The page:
Stay tuned for part two where I offer specific thoughts on some of the plan options. (Honestly, most don’t need my help.)

Remember:  High-rises, HOAs and renovation are my beat. But I also appreciate modern and historical architecture balanced against the YIMBY movement.  If you’re interested in hosting a Candysdirt.com Staff Meeting event, I’m your guy. In 2016, my writing was recognized with Bronze and Silver awards from the National Association of Real Estate Editors.  Have a story to tell or a marriage proposal to make?  Shoot me an email sharewithjon@candysdirt.com.

6 Comment

  • mm

    A special round of thanks to Jon for attending this meeting while SOME of us were sipping vino and regaling the beauty of the Snake River Sporting Club at the Mansion. I know, someone has to do it. Happy to report he did get some Mansion time after this. But question: all this talk of burying highways. It does look better, but how do they deal with the exhaust and fume mitigation? Do they have back up systems to the back-up? As someone just a bit claustrophobic I wonder about this.

    • So far there is very little highway covering in their report. It’s my suggestion. Exhausting exhaust in tunnels seems like cracked code considering all the tunnels around the world. After all, NYCs Holland tunnel was built in 1927/ And perhaps keeping the claustrophobic off the roads is another way to reduce congestion? 🙂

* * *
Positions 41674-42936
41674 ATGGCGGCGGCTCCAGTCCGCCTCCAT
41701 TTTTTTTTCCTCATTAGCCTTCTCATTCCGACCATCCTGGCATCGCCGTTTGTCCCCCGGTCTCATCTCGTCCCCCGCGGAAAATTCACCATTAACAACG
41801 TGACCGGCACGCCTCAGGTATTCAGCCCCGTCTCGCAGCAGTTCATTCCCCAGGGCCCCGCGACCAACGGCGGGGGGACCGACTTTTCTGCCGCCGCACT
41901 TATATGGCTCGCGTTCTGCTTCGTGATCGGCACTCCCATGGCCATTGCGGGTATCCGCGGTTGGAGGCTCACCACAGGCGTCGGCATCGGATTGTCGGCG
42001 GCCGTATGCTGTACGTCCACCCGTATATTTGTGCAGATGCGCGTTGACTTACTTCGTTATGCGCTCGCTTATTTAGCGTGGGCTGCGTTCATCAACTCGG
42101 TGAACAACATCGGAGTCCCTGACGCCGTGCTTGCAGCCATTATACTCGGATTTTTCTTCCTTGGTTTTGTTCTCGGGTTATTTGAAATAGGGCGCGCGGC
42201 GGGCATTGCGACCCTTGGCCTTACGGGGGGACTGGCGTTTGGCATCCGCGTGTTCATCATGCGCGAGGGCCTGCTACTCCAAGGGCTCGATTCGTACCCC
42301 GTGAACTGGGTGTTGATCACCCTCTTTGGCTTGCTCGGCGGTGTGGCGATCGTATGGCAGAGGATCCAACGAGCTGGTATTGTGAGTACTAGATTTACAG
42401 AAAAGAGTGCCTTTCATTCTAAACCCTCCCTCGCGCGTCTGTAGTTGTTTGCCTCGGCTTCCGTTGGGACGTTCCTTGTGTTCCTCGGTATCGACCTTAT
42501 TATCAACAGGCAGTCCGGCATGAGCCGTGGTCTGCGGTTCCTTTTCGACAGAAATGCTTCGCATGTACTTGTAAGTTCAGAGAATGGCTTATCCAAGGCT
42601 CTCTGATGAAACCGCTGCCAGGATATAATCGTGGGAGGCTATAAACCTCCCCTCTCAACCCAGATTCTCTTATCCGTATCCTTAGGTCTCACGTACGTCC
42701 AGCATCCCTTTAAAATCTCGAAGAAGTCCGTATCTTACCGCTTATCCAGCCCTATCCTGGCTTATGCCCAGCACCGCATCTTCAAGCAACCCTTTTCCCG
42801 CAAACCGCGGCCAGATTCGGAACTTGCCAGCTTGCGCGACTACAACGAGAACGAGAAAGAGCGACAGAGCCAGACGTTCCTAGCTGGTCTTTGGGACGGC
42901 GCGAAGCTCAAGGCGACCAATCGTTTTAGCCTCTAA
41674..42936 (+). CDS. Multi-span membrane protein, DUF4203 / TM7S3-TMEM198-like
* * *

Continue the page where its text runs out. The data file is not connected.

• One of the simplest solutions to traffic congestion is the facilitate some staggering of office hours. Does it make sense for almost everyone in the working world to go to work at 8:30 and to get off at 5?

    After all, does’t 90 percent of the working world spend most of the first hour at the office catching up on email?

    Think of what a relief it would be more enlightened corporate bosses simple had their charges check their email from home before they arrive at work.

    In four decades of living on the perimeter of the global TI headquarters, the aggregate number of traffic jams
    observed at the gates to get into there was zero. Perhaps we could pick up on TI’s best practice on staggering employee work schedules to mitigate the oppressed and overcrowded highways that are underfunded as we only pay twenty cents per gallon of gas to cover capital outlays and maintenance.

    • That, or institute large-scale work from home options for employees. I’ve worked from home for 9 years as part of a European company. Stress down, gasoline bill down, hours worked up. Everyone wins, except perhaps commercial real estate owners.

      • mm

        Love working from home. When I worked downtown, I lost 2 + hours each day in commuting and parking. My commute is only 15 minutes but 45 plus to find a dang parking place in downtown Dallas.